Activated carbon is a phenomenon that is revolutionizing the beauty ritual and who would imagine that this element would become a key element for the health of the face and teeth?
It is found in different presentations such as capsules, powder, masks, and toothpaste. Scientists have proven that this product of plant origin, which comes from the combustion of wood and coconut husks, is a detoxifier that helps absorb impurities, proteins, wastes, and toxins that adhere to the skin due to pollution and radiation solar. Currently, this rock is used in toothpaste to whiten teeth and have an enviable smile.
How does activated carbon charcoal toothpaste work?
It undergoes an oxidation process, the surface of the carbon is modified so that the main layer is porous so that the open parts function as magnets to attract impurities, microbes, and dirt.
These magnets absorb everything bad and concentrate it at one point, which is removed when washed. Coal pastes emerged more than 150 years ago in ancient medical techniques, used to remove tartar, reduce stains and fight bacteria that cause bad breath.
It is ideal to fade in the short term the intrinsic spots that form inside the mouth, can be manifested by consuming strong medications, using flour excessively and drinking a lot of coffee or soda.
Benefits of using Charcoal Toothpaste:
– Thoroughly clean the plaque and food particles that cause the bad smell.
– It contains sodium bicarbonate, which helps those who suffer from sensitivity.
– Whiten teeth and removes stains naturally as it does not contain hydrogen peroxide like traditional pastes.
– Absorbs completely the impurities that remain accumulated.
– Reduces the risk of caries, gingivitis, halitosis and gum disease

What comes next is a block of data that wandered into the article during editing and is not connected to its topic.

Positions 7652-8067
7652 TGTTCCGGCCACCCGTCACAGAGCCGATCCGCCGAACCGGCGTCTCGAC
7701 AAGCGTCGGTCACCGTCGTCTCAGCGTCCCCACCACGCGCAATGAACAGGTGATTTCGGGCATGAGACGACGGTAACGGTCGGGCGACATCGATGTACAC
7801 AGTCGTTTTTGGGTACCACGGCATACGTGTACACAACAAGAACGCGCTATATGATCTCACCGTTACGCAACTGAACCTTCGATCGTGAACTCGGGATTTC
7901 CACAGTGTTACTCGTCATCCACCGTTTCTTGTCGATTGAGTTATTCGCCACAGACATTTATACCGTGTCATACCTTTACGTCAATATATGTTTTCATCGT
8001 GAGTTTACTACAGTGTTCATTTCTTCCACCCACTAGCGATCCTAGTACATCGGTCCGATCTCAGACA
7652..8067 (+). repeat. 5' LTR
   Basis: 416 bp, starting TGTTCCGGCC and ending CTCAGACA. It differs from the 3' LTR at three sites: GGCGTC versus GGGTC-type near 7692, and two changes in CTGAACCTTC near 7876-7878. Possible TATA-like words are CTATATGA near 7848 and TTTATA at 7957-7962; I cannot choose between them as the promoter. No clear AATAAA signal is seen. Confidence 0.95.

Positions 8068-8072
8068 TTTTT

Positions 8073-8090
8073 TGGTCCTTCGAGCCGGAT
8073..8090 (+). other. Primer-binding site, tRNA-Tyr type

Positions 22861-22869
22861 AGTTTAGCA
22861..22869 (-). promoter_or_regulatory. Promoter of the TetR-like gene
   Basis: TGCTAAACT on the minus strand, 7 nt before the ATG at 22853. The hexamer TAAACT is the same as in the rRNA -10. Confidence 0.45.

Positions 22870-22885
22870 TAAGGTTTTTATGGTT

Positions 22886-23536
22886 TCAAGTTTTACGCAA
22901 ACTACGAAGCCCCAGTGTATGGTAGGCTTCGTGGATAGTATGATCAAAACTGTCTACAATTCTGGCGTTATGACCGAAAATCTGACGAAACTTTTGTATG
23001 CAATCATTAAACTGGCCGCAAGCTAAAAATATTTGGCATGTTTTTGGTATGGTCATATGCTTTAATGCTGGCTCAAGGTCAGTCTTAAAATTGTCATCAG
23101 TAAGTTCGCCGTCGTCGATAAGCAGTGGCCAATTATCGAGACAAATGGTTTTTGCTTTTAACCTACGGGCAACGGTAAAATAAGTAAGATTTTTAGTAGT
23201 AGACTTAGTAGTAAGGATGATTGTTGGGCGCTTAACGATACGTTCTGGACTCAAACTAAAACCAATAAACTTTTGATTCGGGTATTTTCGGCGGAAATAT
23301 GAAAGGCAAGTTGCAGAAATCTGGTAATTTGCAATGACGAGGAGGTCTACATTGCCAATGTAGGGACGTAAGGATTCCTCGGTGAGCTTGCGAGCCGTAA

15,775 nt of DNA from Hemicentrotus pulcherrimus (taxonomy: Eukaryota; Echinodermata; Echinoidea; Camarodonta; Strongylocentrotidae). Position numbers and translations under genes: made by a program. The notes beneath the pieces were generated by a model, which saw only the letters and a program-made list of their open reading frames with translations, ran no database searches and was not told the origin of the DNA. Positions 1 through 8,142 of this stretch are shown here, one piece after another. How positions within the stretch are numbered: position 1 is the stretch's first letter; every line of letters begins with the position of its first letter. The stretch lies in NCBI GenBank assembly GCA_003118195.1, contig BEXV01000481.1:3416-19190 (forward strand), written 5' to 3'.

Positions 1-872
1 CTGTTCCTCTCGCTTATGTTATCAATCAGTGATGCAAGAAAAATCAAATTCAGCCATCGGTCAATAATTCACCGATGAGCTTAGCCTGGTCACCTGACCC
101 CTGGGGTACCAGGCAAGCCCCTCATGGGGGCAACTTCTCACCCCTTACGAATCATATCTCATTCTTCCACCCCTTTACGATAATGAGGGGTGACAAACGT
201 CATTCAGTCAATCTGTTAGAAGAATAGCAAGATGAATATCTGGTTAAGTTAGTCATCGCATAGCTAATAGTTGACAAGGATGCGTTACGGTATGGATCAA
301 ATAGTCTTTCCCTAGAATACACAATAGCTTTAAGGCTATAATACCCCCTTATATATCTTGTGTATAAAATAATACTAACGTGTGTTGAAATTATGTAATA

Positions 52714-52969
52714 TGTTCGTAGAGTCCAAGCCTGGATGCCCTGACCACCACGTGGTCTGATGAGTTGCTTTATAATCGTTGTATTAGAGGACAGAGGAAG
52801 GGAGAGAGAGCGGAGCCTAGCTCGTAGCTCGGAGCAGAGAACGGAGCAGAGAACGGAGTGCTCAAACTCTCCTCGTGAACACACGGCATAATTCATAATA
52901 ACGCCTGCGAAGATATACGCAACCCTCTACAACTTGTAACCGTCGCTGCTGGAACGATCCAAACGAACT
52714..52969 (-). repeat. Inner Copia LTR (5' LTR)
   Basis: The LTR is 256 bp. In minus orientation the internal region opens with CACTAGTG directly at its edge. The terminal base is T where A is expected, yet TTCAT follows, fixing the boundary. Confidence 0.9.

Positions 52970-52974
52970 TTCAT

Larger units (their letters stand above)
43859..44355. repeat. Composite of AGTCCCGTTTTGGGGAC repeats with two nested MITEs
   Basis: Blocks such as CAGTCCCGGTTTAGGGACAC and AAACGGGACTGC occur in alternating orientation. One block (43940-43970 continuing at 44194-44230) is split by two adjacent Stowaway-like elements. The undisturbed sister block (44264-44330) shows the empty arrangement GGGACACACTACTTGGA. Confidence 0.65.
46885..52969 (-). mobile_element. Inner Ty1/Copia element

How often should it be used?
Carbon toothpaste should not be used daily. It should be included every 15 days or once a month, as it is considered an abrasive element. If used in excess, the risk of wearing denture enamel is cured. It is advisable to take a dentist appointment to know more about this.
Risks of using Charcoal Toothpaste:
Let us learn in this section, why you should not use the charcoal paste to whiten your teeth.
Brushing your teeth with charcoal-based pastes can be dangerous for your oral health.
Do you use carbon toothpaste to whiten your teeth? If so, perhaps you should know that it is not only “a commercial trick” but it could increase the risk of tooth decay and stains, according to an article published in the British Dental Journal.
Don’t believe everything:
Increasingly popular carbon products generally do not contain fluoride to help protect teeth.
Fluorides are organic and inorganic compounds that contain the fluorine element. Generally colorless, the different fluorine compounds are more or less soluble in water and can be solids, liquids or gases.
Toothpaste and coal dust are more abrasive than normal toothpaste and can be risky for the health of your teeth.
Carbon particles can also get trapped in the gums and irritate them.
Dental clinic experts say that toothpaste and coal powders are more abrasive than normal toothpaste, potentially posing a risk to enamel and gums.
According to the study, the carbon contained in today’s toothpaste is generally a fine powder form of treated coal.
Some products said they were “antibacterial” or “antifungal,” that helped with “tooth whitening” and that “would reduce tooth decay.”
That review said that people regularly brushed with charcoal-based products in the hope that they would offer “a low-cost, quick-fix and teeth whitening option.”
But too much brushing can lead to tooth wear and have more sensitivity.
Also, with few products that contain fluoride or make that ingredient inactive, any caries protection is limited.
Also, when it is used too often in people with fillings, the product with charcoal can enter them and it is very difficult for it to come out.
According to the authors of the British Dental Journal article, there is no scientific evidence to support the claims made by manufacturers of products with coal and brushing their teeth excessively with them can do more harm than good.
In addition, specialists advise you to continue using regular fluoride toothpaste and if you want to whiten your teeth go to the dentist near me.
But the use is charcoal for oral cleaning is not new.
Charcoal was first used for these purposes in ancient Greece, as a way to remove tooth stains and hide unpleasant odors from diseased gums. However, there is no scientific evidence to support the promoted benefits of charcoal toothpaste.